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The interpretation of multiple regression results

#1
In another thread Meng Hu wrote refered to his recent post on multiple regressions:

http://humanvarieties.org/2014/06/07/mul...fallacies/

Quote:Thus, in classical regression models, we are left with a big dark hole. That is, the uncertainty about the indirect effects. Then, if the effect of x1 is not moderated the least by any other independent var., e.g., x2 and/or x3, we can safely make the conclusion that the total effect of x1 is only composed of direct (i.e., independent) effect. If, on the contrary, x1 is moderated by x2 and/or x3, then there are 4 possibilities :

A. x1 causes x2.
B. x2 causes x1.
C. each variable causes the other (but not necessarily to the same extent).
D. x1 and x2 are caused by another, omitted variable.

There is another option, namely that the r (A x B) is due to a chance happening.

Quote:The more I learn about stats, the more disappointed I am about most research papers. This is why, in situation like this, I hoped I would stayed a complete ignorant. Too late. My mental health has been seriously endangered now. But there is worse to my mind. My expectation is that even the statisticians are not necessarily aware of this problem. If they were, it is impossible they remain silent. No, they will voice against the misuses of regressions. And we won’t see such fallacies today. And yet…

The only solution is to 'become' a researcher and do things better yourself. "Be the change you wish to see" -Unknown.
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#2
hmm ... "chance happening" ? Not sure I grasp the idea. I have the feeling you meant "sampling error".

That said, the thing that must be kept in mind here, to summarize shortly is this paragraph :

Quote:Consider the case of a variable x1 that has a strong effect on Y but all of its effect is indirect (given the set of other predictors). Then, its regression coefficient will be necessarily zero. On the other hand, x2 can have a small total effect on Y but all of its effect is direct (given the set of other predictors). Then, its regression coefficient will be non-zero. Thus, it follows that the strength of the regression coefficient depends solely on the strength of the direct effect of the independent variables.

When you read this, you understand easily what's wrong with multiple regression.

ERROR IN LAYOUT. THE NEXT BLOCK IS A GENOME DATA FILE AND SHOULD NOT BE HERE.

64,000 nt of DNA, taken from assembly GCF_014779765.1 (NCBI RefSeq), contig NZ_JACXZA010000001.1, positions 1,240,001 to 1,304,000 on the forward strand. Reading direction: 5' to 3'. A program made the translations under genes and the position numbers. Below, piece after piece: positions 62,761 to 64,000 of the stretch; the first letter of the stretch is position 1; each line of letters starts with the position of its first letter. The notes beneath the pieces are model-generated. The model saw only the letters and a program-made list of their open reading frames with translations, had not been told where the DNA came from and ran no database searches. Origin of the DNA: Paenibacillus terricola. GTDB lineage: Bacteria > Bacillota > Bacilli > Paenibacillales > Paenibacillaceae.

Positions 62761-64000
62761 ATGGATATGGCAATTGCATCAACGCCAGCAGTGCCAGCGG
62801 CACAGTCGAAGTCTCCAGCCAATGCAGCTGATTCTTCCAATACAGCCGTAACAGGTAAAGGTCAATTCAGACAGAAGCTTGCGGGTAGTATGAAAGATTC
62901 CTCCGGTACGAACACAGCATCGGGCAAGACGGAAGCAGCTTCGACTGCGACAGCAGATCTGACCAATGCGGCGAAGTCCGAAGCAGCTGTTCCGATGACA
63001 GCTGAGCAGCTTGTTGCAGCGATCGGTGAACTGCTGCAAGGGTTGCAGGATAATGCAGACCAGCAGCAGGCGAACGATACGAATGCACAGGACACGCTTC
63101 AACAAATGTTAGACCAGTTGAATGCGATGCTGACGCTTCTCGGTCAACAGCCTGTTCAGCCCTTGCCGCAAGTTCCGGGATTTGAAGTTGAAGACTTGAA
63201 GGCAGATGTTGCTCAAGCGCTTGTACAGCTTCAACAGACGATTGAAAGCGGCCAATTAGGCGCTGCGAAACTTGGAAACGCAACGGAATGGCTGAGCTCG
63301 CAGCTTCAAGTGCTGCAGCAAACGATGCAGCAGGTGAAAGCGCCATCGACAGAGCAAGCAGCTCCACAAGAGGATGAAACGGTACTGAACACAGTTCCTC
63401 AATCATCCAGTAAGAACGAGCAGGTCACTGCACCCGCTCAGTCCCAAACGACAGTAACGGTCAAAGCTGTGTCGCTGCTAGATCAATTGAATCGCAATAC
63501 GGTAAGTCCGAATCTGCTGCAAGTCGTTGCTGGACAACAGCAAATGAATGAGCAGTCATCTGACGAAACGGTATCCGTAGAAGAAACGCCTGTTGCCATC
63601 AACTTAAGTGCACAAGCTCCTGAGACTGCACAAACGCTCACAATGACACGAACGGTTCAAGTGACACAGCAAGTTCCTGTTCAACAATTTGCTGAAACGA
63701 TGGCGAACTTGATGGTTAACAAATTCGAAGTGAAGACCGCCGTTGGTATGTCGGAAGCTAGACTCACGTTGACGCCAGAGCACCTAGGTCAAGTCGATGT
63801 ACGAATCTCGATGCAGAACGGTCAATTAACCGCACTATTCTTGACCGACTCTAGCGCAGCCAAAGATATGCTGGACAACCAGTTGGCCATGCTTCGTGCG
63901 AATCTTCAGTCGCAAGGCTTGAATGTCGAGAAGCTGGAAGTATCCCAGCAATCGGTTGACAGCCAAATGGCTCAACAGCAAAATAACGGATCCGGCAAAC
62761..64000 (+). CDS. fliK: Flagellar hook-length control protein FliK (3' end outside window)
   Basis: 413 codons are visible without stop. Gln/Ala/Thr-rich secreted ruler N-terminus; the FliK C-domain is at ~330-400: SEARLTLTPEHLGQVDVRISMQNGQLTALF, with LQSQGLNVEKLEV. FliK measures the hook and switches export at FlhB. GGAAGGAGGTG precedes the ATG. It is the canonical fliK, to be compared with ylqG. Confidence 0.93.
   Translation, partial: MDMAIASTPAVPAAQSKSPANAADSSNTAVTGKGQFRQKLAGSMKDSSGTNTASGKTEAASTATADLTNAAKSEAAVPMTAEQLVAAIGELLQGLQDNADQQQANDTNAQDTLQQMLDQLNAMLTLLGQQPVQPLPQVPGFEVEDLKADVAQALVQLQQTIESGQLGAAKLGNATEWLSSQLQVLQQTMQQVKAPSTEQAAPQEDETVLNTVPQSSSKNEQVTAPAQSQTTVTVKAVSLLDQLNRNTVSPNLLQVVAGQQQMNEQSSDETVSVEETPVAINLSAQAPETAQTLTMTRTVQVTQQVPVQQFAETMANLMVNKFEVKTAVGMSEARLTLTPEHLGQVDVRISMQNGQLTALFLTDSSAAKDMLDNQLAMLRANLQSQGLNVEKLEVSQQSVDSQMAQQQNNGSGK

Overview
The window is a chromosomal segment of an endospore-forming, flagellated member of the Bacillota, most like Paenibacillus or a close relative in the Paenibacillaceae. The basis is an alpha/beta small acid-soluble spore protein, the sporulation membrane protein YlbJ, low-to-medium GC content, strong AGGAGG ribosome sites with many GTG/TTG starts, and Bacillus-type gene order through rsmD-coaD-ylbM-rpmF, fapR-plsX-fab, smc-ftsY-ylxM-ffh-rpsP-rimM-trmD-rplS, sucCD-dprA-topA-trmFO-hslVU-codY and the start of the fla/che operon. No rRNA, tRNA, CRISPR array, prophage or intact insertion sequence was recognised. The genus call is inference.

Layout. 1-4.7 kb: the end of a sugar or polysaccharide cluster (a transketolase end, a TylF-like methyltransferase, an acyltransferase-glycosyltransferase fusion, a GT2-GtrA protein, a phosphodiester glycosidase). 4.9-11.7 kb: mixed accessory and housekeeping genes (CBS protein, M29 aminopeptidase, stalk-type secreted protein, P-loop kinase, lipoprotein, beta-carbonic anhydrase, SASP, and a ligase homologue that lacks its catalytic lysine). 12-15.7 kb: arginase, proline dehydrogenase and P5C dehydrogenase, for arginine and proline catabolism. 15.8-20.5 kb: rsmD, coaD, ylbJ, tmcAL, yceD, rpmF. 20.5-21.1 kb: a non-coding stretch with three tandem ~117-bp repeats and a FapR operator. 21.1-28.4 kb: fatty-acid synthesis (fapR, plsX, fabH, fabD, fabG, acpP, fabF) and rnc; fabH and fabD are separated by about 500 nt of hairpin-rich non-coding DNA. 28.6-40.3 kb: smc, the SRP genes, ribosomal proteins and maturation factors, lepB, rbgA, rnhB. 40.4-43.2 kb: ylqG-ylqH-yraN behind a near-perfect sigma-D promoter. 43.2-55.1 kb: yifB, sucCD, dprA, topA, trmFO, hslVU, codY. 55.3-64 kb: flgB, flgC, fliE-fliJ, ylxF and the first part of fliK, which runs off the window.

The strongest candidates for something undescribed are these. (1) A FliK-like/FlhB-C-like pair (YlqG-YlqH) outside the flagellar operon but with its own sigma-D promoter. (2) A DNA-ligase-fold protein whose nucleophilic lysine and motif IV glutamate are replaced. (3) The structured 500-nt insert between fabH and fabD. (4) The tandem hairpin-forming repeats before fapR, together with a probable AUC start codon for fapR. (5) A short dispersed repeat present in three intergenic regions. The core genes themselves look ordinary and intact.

Besides I am emailing several authors by now. And link them to my cross-post on my personal blog. I do that because there are people actually reading the article in human varieties. Since I lost my old blog, I lost all my readers on the new one, and each day the number of views in my blog is close to zero (whereas it was 200-250 views per day in the old one). So I can detect easily if they have clicked on the link I suggest to them.

If you come to my blog and see the post "multiple regression multiple fallacies" I recommend you NOT TO TOUCH that link. I just want to make a prediction. The authors I am emailing will not

1) even care to respond to me
2) even touch the link

In other words, in the followings days and weeks I expect the number of "views" to be extremely low, near zero.

If it turns out to be true, then it's ugly. That means they are not going to have a look at it. That means they are close-minded, stubborn. For the moment, the number of views is still zero. So, happily, my prediction holds. For the moment at least.

Also, Emil, if you remember some authors using multiple regression and saying stuff like "x1 stronger than x2 thus x1 is the best predictor" can you show me these papers ? i will email the author.
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#3
I read the post, so there should be at least 1 view. Robots from search engines will also read it and boost the views count (unless they are excluded).

I think John and I wrote something similar in our papers on the immigrations in Denmark and Norway. There is one true sense of it, though, in those studies, the best predictor that we tried, were such and such. No claims being made about all the predictors we did not try.